Birding and Nature Observation
With 2.2 million acres of state forest land available for birding and nature observation, the chance to see some great diversity across a wide range of habitats is available to our visitors. Whether you are looking for species that prefer wetlands, grasslands, or forested ridge tops, odds are good you can encounter it on state forest land.
Bird watching and nature observation are uses that occur throughout state forest lands and the best locations for these activities depend on the habitat requirements of the species involved. The Audubon Society has designated certain areas of state forest land with unique or unusual bird species as Important Bird Areas. These parts of the state forest have particularly large and unique habitats for some unusual bird species. Most state forest lands have diverse habitats and support great numbers of birds. More information on important bird areas can be found at www.audubon.org/bird/iba
State forest land with its many roads and trails and generally quiet environment is ideal for nature observation. A public use map of the roads and trails is available from each state forest office to aid nature observers. Natural Areas and Wild Areas are managed with this objective in mind, but the entire state forest system is maintained in a largely natural state. Nature photographers and artists also find an abundance of picturesque natural settings on state forest land.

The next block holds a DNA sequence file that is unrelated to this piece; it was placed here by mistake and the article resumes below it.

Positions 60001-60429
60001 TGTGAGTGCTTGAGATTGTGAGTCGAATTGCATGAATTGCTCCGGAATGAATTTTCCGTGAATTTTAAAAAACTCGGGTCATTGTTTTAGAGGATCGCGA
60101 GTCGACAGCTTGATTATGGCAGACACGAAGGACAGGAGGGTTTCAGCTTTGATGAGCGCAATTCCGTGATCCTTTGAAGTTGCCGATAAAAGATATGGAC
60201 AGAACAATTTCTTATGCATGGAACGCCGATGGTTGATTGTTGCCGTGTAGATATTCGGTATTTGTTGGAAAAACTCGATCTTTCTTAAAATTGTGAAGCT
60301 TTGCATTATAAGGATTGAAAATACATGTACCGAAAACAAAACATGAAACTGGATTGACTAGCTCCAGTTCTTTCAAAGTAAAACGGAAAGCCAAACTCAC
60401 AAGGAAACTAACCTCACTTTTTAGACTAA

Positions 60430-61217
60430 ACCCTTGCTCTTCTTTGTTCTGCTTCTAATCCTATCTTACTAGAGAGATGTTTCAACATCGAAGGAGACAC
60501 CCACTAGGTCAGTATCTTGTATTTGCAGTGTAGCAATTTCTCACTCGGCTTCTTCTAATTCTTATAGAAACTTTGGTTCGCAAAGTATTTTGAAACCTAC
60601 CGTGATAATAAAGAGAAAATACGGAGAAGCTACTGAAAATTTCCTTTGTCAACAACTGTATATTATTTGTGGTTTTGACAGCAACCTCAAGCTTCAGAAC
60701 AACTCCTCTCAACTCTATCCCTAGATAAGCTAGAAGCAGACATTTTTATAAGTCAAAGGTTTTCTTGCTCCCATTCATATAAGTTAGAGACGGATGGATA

For detailed maps of each state forest please visit Find a Forest.
Elk were extirpated from the Commonwealth in 1867. In 1913 elk were reintroduced into Pennsylvania. Since 1913 through cooperation with the PA Game Commission, the Rocky Mountain Elk Foundation and many others, the Bureau of Forestry has taken an active role in the restoration of a healthy elk herd on State Forest land in north central Pennsylvania. The herd has grown rapidly in recent years to an estimated 700 animals in 2002. The elk range covers 865,000 acres of land in north central Pennsylvania. The Elk, Moshannon and Sproul Districts are all actively involved in the restoration project. Some of the activities include habitat enhancement by creating food plots, Elk relocation into new areas and land acquisition for additional habitat. Most elk viewing is done at viewing areas or from a vehicle along public roads. In cooperation with others, elk viewing vistas and parking areas are maintained for this use. Also, in cooperation with many partners, food plots are being intensively maintained in support of elk viewing.